The wife and co-defendant of former Nassau County Executive Edward Mangano on Wednesday avoided having to hire a new lawyer a month before their trial by promising not to contest the accuracy of what federal agents said she told them during their investigation of family friend and campaign supporter Harendra Singh.
Edward Mangano has been charged with conspiracy, bribery, wire fraud and extortion. His wife, Linda Mangano, has been charged with making false statements, obstruction of justice and conspiracy to obstruct justice.
Last month, a federal judge unsealed court documents revealing that Singh had pleaded guilty to bribing Mangano and former Oyster Bay Supervisor John Venditto, in part by providing “a no-show job to Linda Mangano from 2010 through 2014.”
The Manganos have pleaded not guilty to all charges, as has Venditto, who is facing charges of conspiracy, bribery, securities fraud, wire fraud and obstruction of justice.
Assistant U.S. Attorney Lara Treinis Gatz, in a letter to U.S. District Judge Joan Azrack, said she was concerned that Linda Mangano might argue as a defense that federal agents inaccurately reported their interviews of her, when she insisted her employment by Singh was not a sham job and that she performed actual marketing and public relations work. Singh, when he pleaded guilty, said “no work product was expected” from her.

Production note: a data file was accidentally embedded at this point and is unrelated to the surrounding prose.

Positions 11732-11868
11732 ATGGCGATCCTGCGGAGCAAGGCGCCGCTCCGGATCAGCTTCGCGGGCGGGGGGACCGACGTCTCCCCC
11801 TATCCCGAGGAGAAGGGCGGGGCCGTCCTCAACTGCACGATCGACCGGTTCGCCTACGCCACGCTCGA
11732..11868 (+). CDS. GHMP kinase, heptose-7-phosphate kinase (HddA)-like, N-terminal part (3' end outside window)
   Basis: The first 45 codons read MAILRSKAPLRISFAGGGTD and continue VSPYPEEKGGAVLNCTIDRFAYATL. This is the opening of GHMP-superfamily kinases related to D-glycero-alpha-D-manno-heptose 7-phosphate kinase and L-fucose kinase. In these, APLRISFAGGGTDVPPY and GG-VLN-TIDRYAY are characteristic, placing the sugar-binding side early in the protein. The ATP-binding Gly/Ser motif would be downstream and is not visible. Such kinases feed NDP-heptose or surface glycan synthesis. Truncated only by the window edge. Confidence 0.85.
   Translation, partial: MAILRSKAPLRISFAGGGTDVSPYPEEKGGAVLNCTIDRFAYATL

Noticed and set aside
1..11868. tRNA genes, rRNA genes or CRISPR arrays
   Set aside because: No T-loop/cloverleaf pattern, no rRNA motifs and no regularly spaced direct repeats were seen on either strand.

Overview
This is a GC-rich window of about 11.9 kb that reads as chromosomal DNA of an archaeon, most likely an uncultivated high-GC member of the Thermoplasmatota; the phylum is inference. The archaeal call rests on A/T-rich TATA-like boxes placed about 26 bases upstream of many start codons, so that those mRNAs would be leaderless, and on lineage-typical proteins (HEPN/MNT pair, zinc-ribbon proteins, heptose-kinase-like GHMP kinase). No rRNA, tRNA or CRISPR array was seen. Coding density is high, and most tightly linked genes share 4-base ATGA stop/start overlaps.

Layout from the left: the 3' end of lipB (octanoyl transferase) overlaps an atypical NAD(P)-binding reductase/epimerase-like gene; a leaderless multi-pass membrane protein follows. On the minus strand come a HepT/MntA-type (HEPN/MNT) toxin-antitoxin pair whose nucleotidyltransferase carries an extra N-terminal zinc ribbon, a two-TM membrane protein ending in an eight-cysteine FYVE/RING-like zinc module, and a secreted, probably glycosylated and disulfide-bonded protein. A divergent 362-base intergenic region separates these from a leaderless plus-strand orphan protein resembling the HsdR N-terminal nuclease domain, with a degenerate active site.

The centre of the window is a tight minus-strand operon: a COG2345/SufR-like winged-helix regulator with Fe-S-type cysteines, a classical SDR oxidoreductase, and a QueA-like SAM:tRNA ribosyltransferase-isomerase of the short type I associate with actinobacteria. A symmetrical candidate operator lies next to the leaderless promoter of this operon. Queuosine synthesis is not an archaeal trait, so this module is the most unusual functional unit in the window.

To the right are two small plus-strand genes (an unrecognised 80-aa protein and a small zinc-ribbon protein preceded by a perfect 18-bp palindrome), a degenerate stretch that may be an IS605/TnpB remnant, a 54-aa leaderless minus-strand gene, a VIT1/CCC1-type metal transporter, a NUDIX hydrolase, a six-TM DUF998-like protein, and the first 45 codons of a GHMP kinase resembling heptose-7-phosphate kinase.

Linda Mangano’s lawyer, John Carman of Garden City, was present when agents interviewed her. Gatz noted that the only way to rebut the accuracy of what agents recorded her as saying would be to call Carman as a witness, but a lawyer cannot represent a person and be a witness in the same case.
While Edward Mangano looked on in a Central Islip courtroom Wednesday, Azrack explained to Linda Mangano that she must decide whether to challenge the accuracy of the agents or get a new lawyer. Linda Mangano told the judge she had discussed the issue with both Carman and Terrence Buckley, an Islandia lawyer the judge had appointed to consult on the issue.
“It’s a very important decision for you to make,” Azrack said. “So what is your decision today?”
“I’d like to keep Mr. Carman as my attorney,” she replied.
Azrack then directed her to discuss the issue again with Buckley. After she did so, her decision remained the same.
“Let me just stress — you can’t change your mind midway through the trial,” Azrack told her. Mangano said she understood.
Afterward, Carman said his client had made “a well-informed decision” that would not affect her defense. Nor is it a potential appellate issue if she’s convicted, he said.